Matoshree, Bal Thackeray's residence in Mumbai, has seen more joyous times.
As news trickles in that the Congress-NCP is going to retain power in Maharashtra, there is a hush inside.
Outside there are no party workers, no crackers and no activity.
Only journalists are milling around in the area, hoping for a sound byte or two.
"How can he come out and talk? Forget about other places, the Congress has swept all the six seats in his area [northwest Mumbai] as well," says a journalist.
Everybody is busy talking on their mobile phones, trying to get the latest position.
One of the guards standing at the entrance says only (former chief minister) Manohar Joshi is inside.
Is this the end of the road for the old tiger?
The scene is the same outside the Shiv Sena's headquarters in south Mumbai, except that there are no journalists even. They know the office is the last place that any Sena leader will come to on a day like this.
There are just four guards outside and they are busy reading Maharashtra Times, a local Marathi newspaper.
Had they won there would have been a lot of festivities here, one of them says.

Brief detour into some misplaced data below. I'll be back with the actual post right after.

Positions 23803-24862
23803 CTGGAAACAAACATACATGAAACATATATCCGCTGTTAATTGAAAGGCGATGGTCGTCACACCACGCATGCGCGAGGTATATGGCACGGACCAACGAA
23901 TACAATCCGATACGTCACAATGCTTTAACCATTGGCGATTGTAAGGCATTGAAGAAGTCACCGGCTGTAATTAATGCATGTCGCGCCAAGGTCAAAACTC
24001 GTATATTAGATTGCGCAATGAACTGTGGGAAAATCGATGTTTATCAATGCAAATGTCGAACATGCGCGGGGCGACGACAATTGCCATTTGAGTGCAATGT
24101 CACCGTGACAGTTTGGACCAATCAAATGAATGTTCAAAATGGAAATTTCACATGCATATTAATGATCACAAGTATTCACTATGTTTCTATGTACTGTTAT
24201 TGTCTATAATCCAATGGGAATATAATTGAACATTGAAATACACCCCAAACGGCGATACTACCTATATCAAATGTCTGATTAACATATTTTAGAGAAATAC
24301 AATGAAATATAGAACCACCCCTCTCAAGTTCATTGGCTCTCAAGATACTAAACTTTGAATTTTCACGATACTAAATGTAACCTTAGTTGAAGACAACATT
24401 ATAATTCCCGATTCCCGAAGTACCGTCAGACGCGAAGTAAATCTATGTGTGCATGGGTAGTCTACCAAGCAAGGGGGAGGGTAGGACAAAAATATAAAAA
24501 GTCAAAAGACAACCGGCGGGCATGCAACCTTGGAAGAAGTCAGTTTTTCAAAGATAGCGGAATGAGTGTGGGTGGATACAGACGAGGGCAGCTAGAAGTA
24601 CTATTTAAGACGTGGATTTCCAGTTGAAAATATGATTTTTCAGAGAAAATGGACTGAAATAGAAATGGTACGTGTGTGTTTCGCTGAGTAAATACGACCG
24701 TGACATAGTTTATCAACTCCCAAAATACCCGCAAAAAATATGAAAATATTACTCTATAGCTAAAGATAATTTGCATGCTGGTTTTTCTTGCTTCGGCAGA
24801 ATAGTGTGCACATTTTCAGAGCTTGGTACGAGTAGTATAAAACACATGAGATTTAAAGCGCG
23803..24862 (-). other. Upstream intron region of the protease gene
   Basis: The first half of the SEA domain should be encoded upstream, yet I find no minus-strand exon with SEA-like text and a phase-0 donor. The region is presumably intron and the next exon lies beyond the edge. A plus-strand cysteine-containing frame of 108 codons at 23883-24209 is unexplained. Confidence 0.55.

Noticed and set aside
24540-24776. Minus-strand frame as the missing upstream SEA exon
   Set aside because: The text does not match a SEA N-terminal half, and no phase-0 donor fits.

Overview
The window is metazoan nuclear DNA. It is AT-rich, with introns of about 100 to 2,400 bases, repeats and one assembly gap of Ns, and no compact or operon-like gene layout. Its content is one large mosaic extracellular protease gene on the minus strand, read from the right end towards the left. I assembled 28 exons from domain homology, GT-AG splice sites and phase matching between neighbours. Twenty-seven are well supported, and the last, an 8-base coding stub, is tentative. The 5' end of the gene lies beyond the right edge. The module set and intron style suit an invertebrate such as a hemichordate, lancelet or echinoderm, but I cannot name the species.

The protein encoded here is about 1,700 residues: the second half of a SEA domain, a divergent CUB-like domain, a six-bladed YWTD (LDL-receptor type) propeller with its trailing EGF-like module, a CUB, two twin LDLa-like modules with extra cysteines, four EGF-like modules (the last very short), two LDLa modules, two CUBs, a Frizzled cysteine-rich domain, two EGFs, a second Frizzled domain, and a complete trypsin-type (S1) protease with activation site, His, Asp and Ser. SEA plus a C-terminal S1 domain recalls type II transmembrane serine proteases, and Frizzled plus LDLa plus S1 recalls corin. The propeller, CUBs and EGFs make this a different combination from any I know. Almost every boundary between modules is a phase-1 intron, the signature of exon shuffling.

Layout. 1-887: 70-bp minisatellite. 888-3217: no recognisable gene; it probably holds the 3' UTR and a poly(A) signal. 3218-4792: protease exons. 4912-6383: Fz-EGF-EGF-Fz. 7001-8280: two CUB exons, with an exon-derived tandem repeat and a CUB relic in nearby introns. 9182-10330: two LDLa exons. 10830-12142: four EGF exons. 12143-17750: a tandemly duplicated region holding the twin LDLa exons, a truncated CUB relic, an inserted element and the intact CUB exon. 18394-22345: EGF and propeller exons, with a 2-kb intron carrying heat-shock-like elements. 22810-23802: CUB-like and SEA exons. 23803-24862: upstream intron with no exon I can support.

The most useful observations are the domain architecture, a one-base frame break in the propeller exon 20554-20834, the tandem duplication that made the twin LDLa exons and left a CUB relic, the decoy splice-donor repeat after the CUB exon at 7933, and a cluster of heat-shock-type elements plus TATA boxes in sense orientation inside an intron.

The reception is empty. In fact, the only presence is that of Thackeray, peering out of framed photographs, stickers, banners, etc.
A couple of minutes ago there were a few people standing in a huddle -- they were listening to the news on the radio.
One of them is still optimistic that a miracle will take place. "Wait till the final tally is in."
But in their hearts they know that the game is over.
The adjacent office belongs to the NCP, which, as is to be expected, is teeming with party workers who light crackers and shout, 'Pawarsaheb aage badho, hum tumhare saath hain!'
Inside, many NCP workers are sitting in front of a TV set and monitoring the news.
The adage 'Victory has a thousand fathers, but defeat is an orphan' was never truer.